A 100,000 Year History of Pregnancy, Childbirth and the First Six Months Of Life

Posted on December 27, 2010

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For those of you who live someplace other than the bottom of my clothes-to-be-ironed basket, you are aware that the world is always changing.  And pregnancy, childbirth and young motherhood have changed along with it.  I am aware of this because I have an 18 month old grandson, Jonah.  Although he looks remarkably like the three babies I have already raised to adulthood (my ex’s family in possession of a superhuman genetic stock that, in my case, created beautiful babies who LOOK NOTHING LIKE their mother or grandmother), his life in utero and his life since have differed from that of my own three children and from the generations that preceded him.

There are five main categories in which differences have occurred:

1. Pregnancy, i.e.:  Is there a baby in your belly or are you just happy to see me?

100,000 years ago: Women didn’t know they were pregnant because they were too busy running from dinosaurs mastodons and other cavemen with clubs

My generation: Scientific achievement had advanced pretty far but it didn’t generally allow us to know the sex of the baby that would pop out.  And, if we carried non-human babies like Rosemary did, nobody knew until it was too late.

My daughter’s generation: Thanks to private healthcare in the UK, my daughter had seven ultrasounds while she was pregnant.  I think the rule was to have an ultrasound everytime the baby changed position.  But most women now have two or three ultrasounds during the course of a pregnancy, thereby allowing the baby to create his own fan page on Facebook while still in gestation phase.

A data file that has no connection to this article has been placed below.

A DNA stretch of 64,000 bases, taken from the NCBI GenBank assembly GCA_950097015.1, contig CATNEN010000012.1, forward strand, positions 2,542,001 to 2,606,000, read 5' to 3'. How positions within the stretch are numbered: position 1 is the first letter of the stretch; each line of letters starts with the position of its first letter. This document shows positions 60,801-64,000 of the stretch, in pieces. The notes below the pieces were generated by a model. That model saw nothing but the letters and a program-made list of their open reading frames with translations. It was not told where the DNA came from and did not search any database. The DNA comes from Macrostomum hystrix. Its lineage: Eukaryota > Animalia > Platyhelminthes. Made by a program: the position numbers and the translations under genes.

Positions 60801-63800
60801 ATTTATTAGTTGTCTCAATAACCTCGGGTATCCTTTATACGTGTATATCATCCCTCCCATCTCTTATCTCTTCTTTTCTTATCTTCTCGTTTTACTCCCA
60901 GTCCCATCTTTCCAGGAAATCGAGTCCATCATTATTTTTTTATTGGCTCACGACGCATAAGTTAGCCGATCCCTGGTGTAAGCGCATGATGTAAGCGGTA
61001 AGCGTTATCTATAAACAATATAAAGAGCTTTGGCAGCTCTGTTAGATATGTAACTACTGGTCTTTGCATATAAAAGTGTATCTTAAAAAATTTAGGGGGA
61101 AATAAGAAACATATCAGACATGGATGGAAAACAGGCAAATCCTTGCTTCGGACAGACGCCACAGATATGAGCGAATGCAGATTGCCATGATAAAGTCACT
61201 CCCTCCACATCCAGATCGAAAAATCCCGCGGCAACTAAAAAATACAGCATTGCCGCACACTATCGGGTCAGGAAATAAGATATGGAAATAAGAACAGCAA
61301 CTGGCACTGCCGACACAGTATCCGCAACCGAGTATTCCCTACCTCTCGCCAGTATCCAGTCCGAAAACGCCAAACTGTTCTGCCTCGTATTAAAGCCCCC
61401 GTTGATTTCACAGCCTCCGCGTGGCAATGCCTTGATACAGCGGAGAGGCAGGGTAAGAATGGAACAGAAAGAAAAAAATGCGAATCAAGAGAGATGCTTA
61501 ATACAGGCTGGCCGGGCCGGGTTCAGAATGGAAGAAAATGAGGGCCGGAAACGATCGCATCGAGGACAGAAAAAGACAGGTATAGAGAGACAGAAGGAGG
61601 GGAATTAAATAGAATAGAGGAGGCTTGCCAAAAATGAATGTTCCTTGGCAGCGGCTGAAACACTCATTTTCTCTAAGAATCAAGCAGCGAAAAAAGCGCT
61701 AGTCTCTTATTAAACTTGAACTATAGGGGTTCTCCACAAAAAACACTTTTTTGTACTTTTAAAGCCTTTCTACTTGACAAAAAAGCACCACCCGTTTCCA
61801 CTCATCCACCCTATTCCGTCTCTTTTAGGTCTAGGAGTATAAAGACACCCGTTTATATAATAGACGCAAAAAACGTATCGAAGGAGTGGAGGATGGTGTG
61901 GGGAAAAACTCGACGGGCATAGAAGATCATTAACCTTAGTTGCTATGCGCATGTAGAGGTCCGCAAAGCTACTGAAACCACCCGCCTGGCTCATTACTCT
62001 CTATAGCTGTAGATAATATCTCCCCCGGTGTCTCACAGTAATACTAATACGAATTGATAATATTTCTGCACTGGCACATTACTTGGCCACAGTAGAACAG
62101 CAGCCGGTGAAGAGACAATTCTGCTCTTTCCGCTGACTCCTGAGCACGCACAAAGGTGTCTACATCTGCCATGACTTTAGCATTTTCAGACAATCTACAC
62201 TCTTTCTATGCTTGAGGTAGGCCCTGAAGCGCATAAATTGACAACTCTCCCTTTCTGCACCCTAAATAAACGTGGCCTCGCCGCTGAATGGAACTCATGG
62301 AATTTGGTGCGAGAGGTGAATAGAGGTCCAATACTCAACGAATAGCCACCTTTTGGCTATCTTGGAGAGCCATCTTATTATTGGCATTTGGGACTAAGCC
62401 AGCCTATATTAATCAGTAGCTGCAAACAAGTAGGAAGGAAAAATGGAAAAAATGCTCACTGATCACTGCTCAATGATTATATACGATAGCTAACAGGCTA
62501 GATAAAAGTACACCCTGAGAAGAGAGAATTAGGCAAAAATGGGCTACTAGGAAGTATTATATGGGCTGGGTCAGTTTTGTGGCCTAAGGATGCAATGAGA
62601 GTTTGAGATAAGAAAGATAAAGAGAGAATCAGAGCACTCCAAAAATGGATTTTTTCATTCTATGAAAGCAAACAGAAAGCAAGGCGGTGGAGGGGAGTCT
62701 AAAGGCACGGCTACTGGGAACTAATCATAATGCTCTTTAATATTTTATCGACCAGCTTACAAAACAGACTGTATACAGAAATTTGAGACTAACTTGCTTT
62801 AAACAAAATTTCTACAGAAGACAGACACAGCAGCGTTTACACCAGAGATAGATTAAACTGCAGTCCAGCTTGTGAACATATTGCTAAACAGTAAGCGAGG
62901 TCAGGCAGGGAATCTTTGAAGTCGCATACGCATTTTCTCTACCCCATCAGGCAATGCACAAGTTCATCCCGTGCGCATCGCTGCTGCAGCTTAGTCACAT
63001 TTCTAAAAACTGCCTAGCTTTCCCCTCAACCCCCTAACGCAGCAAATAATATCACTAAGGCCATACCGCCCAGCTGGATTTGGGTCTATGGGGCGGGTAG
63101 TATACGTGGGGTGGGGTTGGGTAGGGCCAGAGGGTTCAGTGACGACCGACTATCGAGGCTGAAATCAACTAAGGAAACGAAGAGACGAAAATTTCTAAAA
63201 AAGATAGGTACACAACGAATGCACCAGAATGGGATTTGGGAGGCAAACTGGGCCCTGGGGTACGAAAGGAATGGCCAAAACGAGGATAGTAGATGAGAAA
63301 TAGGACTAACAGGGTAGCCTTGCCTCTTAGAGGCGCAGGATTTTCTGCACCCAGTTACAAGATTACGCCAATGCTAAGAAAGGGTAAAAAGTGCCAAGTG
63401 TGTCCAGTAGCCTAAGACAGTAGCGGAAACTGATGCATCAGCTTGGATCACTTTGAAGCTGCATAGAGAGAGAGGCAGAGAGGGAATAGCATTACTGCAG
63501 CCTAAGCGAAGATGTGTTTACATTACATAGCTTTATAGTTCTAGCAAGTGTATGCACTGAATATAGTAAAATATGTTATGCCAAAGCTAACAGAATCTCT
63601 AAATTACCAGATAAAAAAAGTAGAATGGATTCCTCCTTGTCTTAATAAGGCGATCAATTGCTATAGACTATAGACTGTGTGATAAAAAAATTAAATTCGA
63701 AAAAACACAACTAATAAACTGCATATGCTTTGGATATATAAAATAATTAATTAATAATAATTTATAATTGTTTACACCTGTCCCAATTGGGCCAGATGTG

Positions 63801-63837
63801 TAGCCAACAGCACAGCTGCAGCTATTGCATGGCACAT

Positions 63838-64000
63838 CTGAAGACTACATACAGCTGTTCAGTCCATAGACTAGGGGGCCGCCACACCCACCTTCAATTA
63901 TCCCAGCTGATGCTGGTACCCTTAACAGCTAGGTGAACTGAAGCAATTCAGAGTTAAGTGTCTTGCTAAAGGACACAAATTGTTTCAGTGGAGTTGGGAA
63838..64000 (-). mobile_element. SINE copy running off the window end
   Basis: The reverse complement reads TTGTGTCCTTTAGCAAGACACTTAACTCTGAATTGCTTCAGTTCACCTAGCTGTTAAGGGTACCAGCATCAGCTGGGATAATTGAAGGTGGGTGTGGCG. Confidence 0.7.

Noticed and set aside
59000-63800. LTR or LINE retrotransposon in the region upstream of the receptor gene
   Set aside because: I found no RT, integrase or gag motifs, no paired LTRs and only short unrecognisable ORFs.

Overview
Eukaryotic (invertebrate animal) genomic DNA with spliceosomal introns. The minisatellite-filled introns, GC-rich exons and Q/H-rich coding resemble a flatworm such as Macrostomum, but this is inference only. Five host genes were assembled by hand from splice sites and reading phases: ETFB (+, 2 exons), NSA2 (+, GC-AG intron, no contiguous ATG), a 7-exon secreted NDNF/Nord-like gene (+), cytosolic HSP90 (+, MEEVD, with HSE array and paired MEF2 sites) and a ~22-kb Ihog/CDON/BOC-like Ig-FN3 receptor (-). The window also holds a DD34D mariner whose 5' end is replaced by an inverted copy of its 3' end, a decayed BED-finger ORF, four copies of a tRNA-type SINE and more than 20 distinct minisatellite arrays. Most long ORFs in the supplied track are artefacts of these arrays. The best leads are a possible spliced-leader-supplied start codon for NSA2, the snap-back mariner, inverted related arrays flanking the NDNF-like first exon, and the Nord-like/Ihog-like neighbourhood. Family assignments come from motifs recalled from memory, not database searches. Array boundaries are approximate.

2. Labor and Delivery

100,000 years ago: Babies dropped wherever, were picked up (hopefully by the mother and not by an animal strolling by), then carried for a couple years, strapped to the mom.  This eliminated the need for rooming in, co-sleeping, and dragging Pack n Plays across the tundra.

My generation: After thousands of years, scientists rediscovered natural childbirth in ancient texts concealed in caves in modern day Israel.  The key to this was to breathe  correctly, assuming we were able to count to four while howling like hyenas and begging for narcotics.

My daughter’s generation: Childbirth now goes to the extremes of natural and touchy feelie.  Midwives and doulas are more popular than shamans at a Sun Dance. And, thanks to Ricki Lake, home births are climbing steadily, along with chanting with wolves.

3. The Announcement

100,000 years ago: Announcing a new baby was usually not necessary, since everyone who would ever see the child was already there when the baby was born and most didn’t respond favorably. (“Was giving birth now really necessary, Mabel, when we are about to confront the Little Ice Age?”

My generation: We sent cute cards in the mail, with all pertinent information.  This did not include photos, since we believed that all babies basically looked alike and we preferred to publicize our offspring after their heads became recognizable as such.

My daughter’s generation: In an attempt to get back to dawn-of-time community birth sharing, the actual delivery is now videotaped, Facebooked, Twittered, texted, Skyped, and uTubed.  The only people not aware of the birth when it occurs are those family members who are incarcerated and must wait until it is available on DVD.

4. The Name

Except for The dawn of time, before names were invented, all generations have come up with perfect names for their babies, a lot of which are then changed by siblings and peers to nicknames like Weezer or Lil Butthead.

5. The First Six Months

100,000 years ago: The first six months of the baby’s life were spent nursing and being permanently attached to the mom.  Nobody knows if babies cried, because any sounds of crying would be blocked out by roaring dinosaurs mastodons.

My generation: We threw any items into the crib that would shut the baby up and make him go to sleep.  This included mobiles, music boxes, blankets, plush toys, and heavy machinery.

My daughter’s generation: Scientists have now discovered that all items normally thought cute, cuddly, and baby-friendly are, in effect, scary lethal weapons.  After the period of swaddling and Miracle Blanketing ends, babies must wear skintight clothing and lay on their backs on bare mattresses, approximating incarcerated deep sea divers.

There’s lots more, but this kind of research will cost you.  Let me know what it’s worth to you.

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